Post-Primary Ponderings

Sherry Bebitch Jeffe & Doug Jeffe
Sherry Bebitch Jeffe, Professor of the Practice of Public Policy Communication, Sol Price School of Public Policy, University of Southern California, and Doug Jeffe, Communications and Public Affairs Strategist

After all the hand-wringing by Inside the Beltway pundits and politicos, the so-called “Jungle Primary” nightmare scenario failed to materialize, when none of the highly contested California Congressional races produced a GOP vs GOP runoff that would have shut out Democrats from contesting a potentially winnable district in November.  If, and it is a big if, there is a blue tsunami in November, how many of these targeted districts could end up in Democratic hands?

The race for Insurance Commissioner provides an interesting test case as to whether a moderate Republican is better off running as a No Party Preference (NPP) candidate then as a member of California’s new Third Party—the GOP.  Steve Poizner has the advantage of some name recognition left over from his previous stint as Insurance Commissioner and his 2010 gubernatorial primary battle with Meg Whitman.  Is this first-place finish for an NPP candidate a “one-off”?

There are signs that gubernatorial candidate Antonio Villaraigosa and Senator wanna-be Kevin De Leon. underperformed among their voter base. Two fellow Democrats, both from Northern California—Lt. Gov. Gavin Newson in the Governor’s race and incumbent U.S. Senator Dianne Feinstein, defending her seat, outpolled Villaraigosa and de Leon on their home turf of Los Angeles County.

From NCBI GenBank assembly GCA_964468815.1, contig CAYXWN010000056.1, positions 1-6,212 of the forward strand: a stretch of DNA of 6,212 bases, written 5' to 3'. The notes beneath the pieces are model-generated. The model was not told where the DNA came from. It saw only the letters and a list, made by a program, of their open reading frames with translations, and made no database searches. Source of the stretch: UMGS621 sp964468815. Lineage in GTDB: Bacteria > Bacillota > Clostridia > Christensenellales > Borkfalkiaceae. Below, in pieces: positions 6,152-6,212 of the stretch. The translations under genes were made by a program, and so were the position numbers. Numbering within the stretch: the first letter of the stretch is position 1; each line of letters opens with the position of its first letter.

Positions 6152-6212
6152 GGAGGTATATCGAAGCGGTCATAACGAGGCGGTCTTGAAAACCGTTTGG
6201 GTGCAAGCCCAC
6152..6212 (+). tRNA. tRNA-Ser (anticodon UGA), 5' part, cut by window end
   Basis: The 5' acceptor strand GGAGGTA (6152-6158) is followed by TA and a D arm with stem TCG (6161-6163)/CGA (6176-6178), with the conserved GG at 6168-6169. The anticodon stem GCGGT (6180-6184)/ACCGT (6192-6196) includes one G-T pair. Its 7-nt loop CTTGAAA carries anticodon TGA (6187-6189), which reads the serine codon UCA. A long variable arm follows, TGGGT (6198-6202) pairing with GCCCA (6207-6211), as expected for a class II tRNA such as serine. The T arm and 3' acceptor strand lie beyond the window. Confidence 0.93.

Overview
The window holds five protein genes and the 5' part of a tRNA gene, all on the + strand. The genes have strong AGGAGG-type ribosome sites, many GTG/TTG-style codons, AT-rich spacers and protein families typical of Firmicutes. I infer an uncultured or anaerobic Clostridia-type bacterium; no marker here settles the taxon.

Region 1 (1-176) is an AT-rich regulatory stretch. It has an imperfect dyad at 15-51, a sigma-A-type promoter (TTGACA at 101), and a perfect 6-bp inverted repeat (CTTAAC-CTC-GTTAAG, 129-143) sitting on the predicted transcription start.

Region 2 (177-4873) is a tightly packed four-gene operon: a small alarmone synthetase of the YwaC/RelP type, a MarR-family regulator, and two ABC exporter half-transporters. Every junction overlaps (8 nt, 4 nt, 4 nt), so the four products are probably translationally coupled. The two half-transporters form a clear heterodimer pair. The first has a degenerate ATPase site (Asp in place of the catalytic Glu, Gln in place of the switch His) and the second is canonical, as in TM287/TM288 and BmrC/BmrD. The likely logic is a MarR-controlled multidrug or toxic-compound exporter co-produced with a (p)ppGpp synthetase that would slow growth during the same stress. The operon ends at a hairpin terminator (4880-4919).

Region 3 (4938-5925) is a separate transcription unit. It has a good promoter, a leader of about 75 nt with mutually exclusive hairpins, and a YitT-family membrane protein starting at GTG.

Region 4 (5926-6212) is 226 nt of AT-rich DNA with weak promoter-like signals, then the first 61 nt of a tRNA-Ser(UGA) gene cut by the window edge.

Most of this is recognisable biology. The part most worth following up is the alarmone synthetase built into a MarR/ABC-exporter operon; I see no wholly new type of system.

We don’t know yet whether that was a function of tepid Latino turn out statewide–although there are early reports that Latino voter participation in Orange County was significantly high. Was that because OC’s hot district races motivated turnout? For whom did Latinos turnout? (And where are those exit polls when you need them?) What will influence California’s “Sleeping Giant” in November, when partisanship, immigration and Donald Trump are likely to be front and center?

Or is the lackluster showing of these two high-level, Latino political leaders simply another iteration of an historic North-South state electoral conundrum? Comes election time, Southern California has the numbers, but the North state has the intensity. The San Francisco Bay area regularly cleans L.A.’s electoral clock.

Would down ballot Democrats have been better off with a governor’s race between the two main Democratic contenders, Newsom and Villaraigosa, rather than with a Democrat versus Republican showdown? The conventional wisdom has been that a dearth of GOP representation at the top of the ticket could depress Republican voting.  Is there any conventional wisdom left, when it comes to political behavior?

And it’s clear that Donald Trump’s social media love fest with John Cox, helped propel the GOP gubernatorial candidate into the run-off, by burnishing Cox’s conservative, Trumpian creds.

Now, however, Cox, has the Trump label planted firmly on his MAGA cap. Can Democrats turn November‘s general election into a referendum on Donald Trump that could spike turnout and create a real wave in state where the President is massively unpopular?